Bill Schlegel retired from Novelis (www.novelis.com) as director of manufacturing excellence in 2012. Novelis and Tri-Arrows Aluminum jointly own Logan Aluminum (www.loganrawmaterials.com), where Schlegel was manager of engineering and maintenance in the mid-1990s, the same time he was chairman of the Society for Maintenance & Reliability Professionals (www.smrp.org). He currently is doing independent consulting work in the area of manufacturing excellence.
PS: What are the big changes you've seen in maintenance and reliability from when you were SMRP chair to now?
BS: Maybe, first, it might be good to say what has not changed all that much over the years. It seems M&R basics are still the basics. Today, the same key principles remain: to make sure that the culture of reliability is firmly set in place and that fundamentals of reliability are taught by knowledgeable leaders who have a passion for the subject. As to what has changed the most, you would have to say the supporting technology. The advances in PdM tools, for example, have come a long way, and the cost to own the equipment has come down dramatically. Also, the standards that allow data to be reported, stored, and analyzed have made our work much easier. You can now look at PdM data from multiple sources and use them to create a complete picture of the process state, down to component level. It is also possible to use process data as inputs to reliability, as never before. Another area where change is occurring is in the front office. The executive management team is seeing the need for business reliability, or predictability of the operation from order entry all the way through to accounts payable. As industry has adopted lean methods, we are seeing an ever-increasing need for reliability. Without a stable manufacturing process, consistent product quality and the reduction of inventories and lead-time are not possible. Lastly, there is much more emphasis on breaking down departmental silos which only serve to limit communication and creativity. I am seeing many more articles and presentations at R&M events that point out the importance of working across the white space of the organizational chart. Personally, I think most organizational structures break down, not because of the lines on the chart, but due to the lack of clear expectations set by leadership to work across the departmental walls. If you think about it, the manufacturing process has no feelings toward how the people are organized; it just demands that basic requirements are met each day. You cannot divide safety, reliability, quality, energy management, environmental, or manufacturing from each other. They are part of an overall, interconnected system, and the organization needs to organize and perform to that end.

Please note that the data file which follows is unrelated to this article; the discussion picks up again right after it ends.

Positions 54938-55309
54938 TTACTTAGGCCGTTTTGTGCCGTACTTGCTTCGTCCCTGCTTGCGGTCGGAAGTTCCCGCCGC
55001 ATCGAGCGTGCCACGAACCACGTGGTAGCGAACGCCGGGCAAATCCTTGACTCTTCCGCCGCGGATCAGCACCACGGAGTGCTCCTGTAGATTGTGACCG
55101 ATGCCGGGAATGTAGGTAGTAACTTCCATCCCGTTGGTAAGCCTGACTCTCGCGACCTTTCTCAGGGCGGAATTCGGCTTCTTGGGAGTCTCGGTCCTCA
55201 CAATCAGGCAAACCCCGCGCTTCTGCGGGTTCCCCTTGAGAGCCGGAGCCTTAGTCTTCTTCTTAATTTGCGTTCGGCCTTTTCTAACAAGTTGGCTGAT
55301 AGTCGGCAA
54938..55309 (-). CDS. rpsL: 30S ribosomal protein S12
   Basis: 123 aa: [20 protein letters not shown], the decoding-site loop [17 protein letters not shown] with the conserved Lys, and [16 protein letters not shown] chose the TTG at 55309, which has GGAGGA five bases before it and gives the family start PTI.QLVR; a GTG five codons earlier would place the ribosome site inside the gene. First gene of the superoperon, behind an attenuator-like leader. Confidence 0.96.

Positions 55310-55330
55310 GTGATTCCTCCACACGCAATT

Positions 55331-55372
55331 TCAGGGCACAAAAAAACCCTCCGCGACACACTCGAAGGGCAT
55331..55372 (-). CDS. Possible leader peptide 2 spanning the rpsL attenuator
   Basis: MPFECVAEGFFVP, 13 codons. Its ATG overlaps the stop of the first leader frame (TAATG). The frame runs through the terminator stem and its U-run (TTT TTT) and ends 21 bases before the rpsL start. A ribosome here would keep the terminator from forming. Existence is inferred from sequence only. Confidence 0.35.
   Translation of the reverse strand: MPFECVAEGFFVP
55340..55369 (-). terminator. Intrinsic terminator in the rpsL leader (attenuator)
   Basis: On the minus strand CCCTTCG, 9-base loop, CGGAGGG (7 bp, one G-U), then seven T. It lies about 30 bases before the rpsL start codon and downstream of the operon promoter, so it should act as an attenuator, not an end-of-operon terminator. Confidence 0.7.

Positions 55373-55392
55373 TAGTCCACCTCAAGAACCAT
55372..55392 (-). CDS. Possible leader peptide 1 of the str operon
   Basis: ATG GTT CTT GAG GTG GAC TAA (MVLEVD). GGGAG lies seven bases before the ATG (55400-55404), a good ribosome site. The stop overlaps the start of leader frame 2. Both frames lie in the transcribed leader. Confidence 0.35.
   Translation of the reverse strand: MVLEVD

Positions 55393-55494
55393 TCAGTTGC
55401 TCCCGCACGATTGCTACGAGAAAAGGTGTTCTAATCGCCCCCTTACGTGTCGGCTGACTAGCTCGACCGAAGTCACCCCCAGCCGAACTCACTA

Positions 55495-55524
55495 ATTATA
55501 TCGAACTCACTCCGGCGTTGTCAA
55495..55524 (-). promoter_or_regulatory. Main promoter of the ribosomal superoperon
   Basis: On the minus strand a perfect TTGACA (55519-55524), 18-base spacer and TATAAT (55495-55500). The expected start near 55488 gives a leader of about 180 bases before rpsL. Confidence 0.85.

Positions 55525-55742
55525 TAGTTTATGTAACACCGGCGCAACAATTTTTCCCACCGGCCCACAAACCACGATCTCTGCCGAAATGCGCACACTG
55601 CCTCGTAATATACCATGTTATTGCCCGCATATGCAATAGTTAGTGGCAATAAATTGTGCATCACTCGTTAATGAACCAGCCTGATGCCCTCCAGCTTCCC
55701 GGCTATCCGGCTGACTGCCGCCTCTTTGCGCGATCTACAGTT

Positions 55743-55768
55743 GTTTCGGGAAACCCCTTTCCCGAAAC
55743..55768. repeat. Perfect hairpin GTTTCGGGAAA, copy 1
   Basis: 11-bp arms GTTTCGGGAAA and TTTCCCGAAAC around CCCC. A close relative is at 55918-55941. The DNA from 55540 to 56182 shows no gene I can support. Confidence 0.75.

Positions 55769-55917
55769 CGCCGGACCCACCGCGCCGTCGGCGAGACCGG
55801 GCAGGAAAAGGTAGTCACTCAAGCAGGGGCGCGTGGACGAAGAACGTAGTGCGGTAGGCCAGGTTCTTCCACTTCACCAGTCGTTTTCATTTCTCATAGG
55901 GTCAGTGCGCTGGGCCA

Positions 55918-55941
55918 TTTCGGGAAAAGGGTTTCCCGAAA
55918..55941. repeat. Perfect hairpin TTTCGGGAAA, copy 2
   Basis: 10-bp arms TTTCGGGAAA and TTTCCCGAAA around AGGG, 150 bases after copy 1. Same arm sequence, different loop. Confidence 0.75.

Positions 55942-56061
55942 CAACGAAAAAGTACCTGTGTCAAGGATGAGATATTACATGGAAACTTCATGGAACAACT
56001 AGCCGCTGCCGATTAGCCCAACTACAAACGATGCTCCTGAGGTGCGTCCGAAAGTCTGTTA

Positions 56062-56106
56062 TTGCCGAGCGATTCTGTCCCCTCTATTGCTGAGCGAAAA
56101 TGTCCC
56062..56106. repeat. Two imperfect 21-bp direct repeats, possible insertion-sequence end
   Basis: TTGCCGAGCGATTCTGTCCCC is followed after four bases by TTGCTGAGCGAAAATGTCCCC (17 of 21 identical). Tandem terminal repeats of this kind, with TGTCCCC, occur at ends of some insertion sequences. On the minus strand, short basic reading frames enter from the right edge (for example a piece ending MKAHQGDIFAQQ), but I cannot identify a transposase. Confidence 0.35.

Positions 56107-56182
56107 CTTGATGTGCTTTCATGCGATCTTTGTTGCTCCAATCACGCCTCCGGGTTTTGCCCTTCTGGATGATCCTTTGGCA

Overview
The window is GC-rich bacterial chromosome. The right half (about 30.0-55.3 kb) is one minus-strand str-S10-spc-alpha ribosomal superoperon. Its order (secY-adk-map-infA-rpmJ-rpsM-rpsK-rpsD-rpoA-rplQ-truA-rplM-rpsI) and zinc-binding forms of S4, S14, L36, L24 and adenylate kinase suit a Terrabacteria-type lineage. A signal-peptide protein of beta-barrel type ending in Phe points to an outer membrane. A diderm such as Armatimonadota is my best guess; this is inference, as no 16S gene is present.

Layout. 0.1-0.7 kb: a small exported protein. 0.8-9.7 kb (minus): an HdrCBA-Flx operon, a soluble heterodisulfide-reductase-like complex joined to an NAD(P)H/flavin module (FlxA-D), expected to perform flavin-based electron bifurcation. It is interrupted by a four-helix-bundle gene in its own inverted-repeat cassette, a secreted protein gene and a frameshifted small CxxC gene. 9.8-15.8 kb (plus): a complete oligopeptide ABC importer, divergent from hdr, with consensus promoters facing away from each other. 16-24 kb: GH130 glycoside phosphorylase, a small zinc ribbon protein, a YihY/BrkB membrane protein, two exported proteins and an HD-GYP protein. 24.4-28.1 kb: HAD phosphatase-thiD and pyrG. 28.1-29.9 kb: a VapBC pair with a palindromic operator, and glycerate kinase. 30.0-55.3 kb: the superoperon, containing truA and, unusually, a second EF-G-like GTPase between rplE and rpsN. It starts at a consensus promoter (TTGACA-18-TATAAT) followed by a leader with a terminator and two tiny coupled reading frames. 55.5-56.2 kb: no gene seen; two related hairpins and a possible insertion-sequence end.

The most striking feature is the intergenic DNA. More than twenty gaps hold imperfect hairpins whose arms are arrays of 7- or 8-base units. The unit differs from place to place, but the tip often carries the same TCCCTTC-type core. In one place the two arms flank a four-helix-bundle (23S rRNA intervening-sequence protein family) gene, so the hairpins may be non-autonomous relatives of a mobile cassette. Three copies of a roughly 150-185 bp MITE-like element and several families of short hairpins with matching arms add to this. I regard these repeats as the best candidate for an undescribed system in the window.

PS: What is the one accomplishment under your leadership that you're most proud of?
BS: I was lucky enough to have been invited to Chicago around 1990 for a meeting of people interested in discussing the formation of a society related to reliability and maintenance. The outcome of that meeting was a consensus to form SMRP. As you know, there were many people who gave their time and expertise to get SMRP off to a good start. I had the job of setting up the first couple of conferences. I remember sitting on the floor of our family room, putting material together with my wife and friends. So, you can understand, it brings great satisfaction to see 1,000 R&M professionals get together annually to network and learn.
PS: Who in the SMRP organization had the biggest influence on you and your career?
BS: There were many, but I would have to single out Al Weber, who was chairman for the first two years. He was the glue that kept us organized and moving forward. He has always been a gentleman, and he set a tone for the leadership of SMRP to follow thereafter.
PS: Where is the maintenance and reliability profession headed, and where would you like to see it go?
BS: As I mentioned earlier, I see M&R now having a seat at the table, as in no time in the past. We are trying to do more with less during difficult economic times, so capital is tight. The only way to create more output at low cost is to use our manufacturing assets wisely. This means we have the opportunity to bring reliability and maintenance up to a level we have not seen in years. Our job as professionals is to make sure we are ready to teach up the organizational chart, while developing the next generation of skilled workers. I think our biggest challenge, going forward, is filling the technical skills gap, while sustaining the gains we make in manufacturing excellence. We have to figure out a way to do the basics well, while continually improving manufacturing methods and technology.